A Girl Like Her is written and directed by Amy S. Weber as a drama, but is meant to be a step-by-step account of a bullying case in a high school. It is eerily realistic, and I had to keep reminding myself the characters were actually actors playing roles. I understand Weber based it on her own experience and on that of students she has talked with who have been bullies and victims, all of which explains why it rings so true. It represents an extremely moving account of how bullying can get out of hand. Wisely, Weber includes a picture of the bully’s family that illustrates so well how a child from that kind of home can initiate something like bullying. That is, the mother (Engle) especially, uses projection as a primary defense, and bullies her husband and kids constantly.
Jessica Burns (Ainsworth) is a rather shy student with a really good friend, Brian (Bennett), who tries to get her to report the bullying she’s getting from a childhood friend who has recently turned against her. She is unclear about why Avery (King) has changed toward her, and refuses to confide in anyone else but Brian. Exasperated, Brian wants to document the bullying and purchases a tiny camera that Jessica can wear like a pin or necklace. She is terrified about what Avery would do if she finds out about it, but Brian insists that she at least think about it. Ultimately, she does wear it, and over the next six months has recorded everything.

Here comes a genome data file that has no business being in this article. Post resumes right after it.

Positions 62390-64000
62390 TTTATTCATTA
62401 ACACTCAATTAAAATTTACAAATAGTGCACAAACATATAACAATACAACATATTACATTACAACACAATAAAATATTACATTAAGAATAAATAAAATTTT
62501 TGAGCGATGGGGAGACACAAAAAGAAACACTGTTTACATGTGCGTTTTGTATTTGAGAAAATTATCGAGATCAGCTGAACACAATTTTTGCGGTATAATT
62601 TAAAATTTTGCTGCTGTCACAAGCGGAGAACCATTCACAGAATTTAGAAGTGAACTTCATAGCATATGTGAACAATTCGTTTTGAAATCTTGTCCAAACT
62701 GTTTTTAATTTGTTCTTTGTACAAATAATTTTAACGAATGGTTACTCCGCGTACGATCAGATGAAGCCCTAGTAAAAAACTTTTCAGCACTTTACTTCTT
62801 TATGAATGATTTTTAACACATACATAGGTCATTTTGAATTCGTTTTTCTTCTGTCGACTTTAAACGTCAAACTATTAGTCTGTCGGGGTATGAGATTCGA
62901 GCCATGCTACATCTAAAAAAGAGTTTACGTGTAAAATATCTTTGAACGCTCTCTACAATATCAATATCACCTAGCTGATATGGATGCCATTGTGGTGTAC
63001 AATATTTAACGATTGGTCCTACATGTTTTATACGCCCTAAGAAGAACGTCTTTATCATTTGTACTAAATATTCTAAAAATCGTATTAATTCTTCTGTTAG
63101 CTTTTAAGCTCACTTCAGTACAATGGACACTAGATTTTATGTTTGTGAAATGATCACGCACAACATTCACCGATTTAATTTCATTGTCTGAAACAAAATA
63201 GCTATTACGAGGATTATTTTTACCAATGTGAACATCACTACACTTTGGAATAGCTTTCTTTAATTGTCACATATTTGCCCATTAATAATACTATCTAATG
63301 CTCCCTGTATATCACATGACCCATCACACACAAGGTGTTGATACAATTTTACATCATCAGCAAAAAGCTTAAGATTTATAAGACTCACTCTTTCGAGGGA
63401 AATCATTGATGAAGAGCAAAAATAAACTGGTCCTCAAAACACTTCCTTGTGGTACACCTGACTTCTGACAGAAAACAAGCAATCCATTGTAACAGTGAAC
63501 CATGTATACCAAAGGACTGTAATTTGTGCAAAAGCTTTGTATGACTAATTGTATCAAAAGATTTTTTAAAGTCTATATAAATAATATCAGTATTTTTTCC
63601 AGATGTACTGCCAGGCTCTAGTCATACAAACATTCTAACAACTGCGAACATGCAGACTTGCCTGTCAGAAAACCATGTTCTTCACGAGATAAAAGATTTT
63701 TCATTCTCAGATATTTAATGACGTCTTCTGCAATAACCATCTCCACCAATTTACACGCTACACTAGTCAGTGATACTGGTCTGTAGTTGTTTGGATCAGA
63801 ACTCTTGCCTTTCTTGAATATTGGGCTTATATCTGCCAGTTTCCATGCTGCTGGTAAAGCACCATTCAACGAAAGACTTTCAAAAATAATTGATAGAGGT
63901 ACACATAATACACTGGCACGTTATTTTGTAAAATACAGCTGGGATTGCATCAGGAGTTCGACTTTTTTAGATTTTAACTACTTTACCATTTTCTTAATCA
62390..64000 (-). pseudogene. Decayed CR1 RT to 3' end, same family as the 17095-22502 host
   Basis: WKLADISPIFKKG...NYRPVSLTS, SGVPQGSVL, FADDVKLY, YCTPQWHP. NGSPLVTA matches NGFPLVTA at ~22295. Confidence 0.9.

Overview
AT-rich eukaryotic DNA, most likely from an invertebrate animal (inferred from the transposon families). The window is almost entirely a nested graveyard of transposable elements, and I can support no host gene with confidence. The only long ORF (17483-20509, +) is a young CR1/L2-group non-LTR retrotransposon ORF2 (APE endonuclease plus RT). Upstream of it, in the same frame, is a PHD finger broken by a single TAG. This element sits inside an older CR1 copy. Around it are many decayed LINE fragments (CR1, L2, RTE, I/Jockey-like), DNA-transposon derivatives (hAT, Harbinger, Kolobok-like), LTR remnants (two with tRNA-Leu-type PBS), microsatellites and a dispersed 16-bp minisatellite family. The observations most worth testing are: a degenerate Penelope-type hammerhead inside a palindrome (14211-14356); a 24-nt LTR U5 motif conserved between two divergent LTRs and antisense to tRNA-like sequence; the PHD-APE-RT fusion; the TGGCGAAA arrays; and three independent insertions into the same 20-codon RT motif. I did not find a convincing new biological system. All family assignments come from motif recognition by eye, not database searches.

She apparently gets so used to the camera that she forgets it’s on, and when she purposefully takes an overdose of Hydrocodone, that’s recorded as well. Then, Weber shifts back and forth among scenes at school, the recording, and Jessica’s and Avery’s families. As an added prop, she plays the part of a news reporter documenting life at the school after it’s just been ranked one of the top schools in the country, and talks Avery into being a special feature since she’s the most popular student. Avery is flattered and eagerly agrees to do it.
To Weber’s credit, by the end of the film, we feel almost as much empathy for the bully as we do the victim; thus the girl referred to in the title could be Jessica or Avery. Although it’s hard to watch, I think it might be very helpful for high school students to see it and discuss it. Sometimes the bullying scenes extend too long, but Weber is intent on getting her points across.